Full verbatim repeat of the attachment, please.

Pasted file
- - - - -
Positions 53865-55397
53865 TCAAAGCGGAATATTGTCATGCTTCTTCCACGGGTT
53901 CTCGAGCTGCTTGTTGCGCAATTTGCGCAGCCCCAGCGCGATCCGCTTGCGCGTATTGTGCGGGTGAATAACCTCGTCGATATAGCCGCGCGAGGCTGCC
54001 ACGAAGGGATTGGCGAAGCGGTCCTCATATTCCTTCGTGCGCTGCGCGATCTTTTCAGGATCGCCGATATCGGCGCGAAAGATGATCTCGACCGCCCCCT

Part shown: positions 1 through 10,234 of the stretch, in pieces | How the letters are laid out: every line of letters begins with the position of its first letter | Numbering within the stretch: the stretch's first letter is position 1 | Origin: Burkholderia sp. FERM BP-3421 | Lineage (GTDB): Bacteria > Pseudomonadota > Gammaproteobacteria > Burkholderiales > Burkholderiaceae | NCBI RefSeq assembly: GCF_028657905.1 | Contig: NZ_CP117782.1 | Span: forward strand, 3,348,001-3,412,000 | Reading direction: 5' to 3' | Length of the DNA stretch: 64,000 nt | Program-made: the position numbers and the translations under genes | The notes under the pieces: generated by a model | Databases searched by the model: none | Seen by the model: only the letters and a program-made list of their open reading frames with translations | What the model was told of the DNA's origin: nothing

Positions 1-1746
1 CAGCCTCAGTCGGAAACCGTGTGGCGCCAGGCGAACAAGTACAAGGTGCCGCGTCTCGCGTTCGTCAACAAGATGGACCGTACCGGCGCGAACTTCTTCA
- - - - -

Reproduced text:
Positions 53865-55397
53865 TCAAAGCGGAATATTGTCATGCTTCTTCCACGGGTT
53901 CTCGAGCTGCTTGTTGCGCAATTTGCGCAGCCCCAGCGCGATCCGCTTGCGCGTATTGTGCGGGTGAATAACCTCGTCGATATAGCCGCGCGAGGCTGCC
54001 ACGAAGGGATTGGCGAAGCGGTCCTCATATTCCTTCGTGCGCTGCGCGATCTTTTCAGGATCGCCGATATCGGCGCGAAAGATGATCTCGACCGCCCCCT

Part shown: positions 1 through 10,234 of the stretch, in pieces | How the letters are laid out: every line of letters begins with the position of its first letter | Numbering within the stretch: the stretch's first letter is position 1 | Origin: Burkholderia sp. FERM BP-3421 | Lineage (GTDB): Bacteria > Pseudomonadota > Gammaproteobacteria > Burkholderiales > Burkholderiaceae | NCBI RefSeq assembly: GCF_028657905.1 | Contig: NZ_CP117782.1 | Span: forward strand, 3,348,001-3,412,000 | Reading direction: 5' to 3' | Length of the DNA stretch: 64,000 nt | Program-made: the position numbers and the translations under genes | The notes under the pieces: generated by a model | Databases searched by the model: none | Seen by the model: only the letters and a program-made list of their open reading frames with translations | What the model was told of the DNA's origin: nothing

Positions 1-1746
1 CAGCCTCAGTCGGAAACCGTGTGGCGCCAGGCGAACAAGTACAAGGTGCCGCGTCTCGCGTTCGTCAACAAGATGGACCGTACCGGCGCGAACTTCTTCA